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Victory, Stalemate and Defeat During the Spanish Caribbean Insurgencies of 1868-1878

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Technical Report

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Air Command And Staff College Maxwell Air Force Base United States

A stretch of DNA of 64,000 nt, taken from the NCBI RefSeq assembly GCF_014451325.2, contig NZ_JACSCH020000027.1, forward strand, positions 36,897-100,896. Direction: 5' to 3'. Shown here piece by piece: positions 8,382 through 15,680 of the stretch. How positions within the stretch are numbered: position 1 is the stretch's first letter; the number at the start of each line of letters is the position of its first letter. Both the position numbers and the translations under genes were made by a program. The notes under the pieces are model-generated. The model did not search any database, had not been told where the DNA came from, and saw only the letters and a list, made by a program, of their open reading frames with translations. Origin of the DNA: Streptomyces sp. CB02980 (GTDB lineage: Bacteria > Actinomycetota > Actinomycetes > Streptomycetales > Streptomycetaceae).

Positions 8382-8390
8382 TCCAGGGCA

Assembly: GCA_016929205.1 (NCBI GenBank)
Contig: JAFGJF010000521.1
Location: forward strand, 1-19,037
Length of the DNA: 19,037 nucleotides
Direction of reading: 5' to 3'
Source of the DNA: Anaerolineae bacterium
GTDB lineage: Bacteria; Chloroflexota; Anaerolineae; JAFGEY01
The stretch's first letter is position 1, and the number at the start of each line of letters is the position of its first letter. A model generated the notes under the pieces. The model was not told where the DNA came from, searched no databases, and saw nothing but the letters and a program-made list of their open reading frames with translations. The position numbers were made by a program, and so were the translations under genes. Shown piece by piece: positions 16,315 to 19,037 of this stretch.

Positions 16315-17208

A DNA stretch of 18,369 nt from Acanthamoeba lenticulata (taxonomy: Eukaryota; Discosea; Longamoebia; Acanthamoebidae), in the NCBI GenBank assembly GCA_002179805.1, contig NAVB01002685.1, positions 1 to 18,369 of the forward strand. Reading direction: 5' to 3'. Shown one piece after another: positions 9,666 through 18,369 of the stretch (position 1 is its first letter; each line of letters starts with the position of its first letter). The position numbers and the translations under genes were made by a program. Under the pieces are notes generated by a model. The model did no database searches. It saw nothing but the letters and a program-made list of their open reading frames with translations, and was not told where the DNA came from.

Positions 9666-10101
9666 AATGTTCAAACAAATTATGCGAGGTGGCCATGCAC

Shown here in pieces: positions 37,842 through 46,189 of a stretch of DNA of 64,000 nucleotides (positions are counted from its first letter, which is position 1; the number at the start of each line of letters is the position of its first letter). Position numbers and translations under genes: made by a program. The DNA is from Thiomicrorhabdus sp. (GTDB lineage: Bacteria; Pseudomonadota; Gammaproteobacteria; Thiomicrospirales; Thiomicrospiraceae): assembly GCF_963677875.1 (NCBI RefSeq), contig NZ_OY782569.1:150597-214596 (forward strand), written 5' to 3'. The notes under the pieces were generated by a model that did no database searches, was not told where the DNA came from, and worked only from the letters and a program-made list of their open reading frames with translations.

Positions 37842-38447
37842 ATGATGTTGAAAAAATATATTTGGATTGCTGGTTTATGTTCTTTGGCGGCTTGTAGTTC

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Under similar initial conditions on almost every aspect, Cuba, Puerto Rico and the Dominican Republic underwent insurrections against Spain but each had different outcomes. Although there are multiple accounts and interpretations on what happened during the individual insurgencies, there is no work that studies what made the insurgencies successful or not. This research paper argues that there is one central factor that ultimately determined success. The single factor that is common across all three insurgencies is military experience or military training. The Puerto Rican insurgency carried out by a mass of peasants and slaves failed almost immediately. The 10 year Cuban insurgency resulted in a stalemate carried out by trained belligerents. The Dominican insurrection was aided by trained veterans and ultimately resulted in victory. Conclusively, the insurgents who possessed military experience and training were able to achieve victory, those who did not, failed. No previous study on this specific topic was found. This study is the first to analyze what made the insurgencies of the Spanish Caribbean effective or not, and shows how they relate to each other. Therefore, the study serves two purposes. First, it provides a military historical perspective of the Spanish Caribbean insurgencies. Second, it serves as a case study for the military professional on island insurgencies against colonial Spain.

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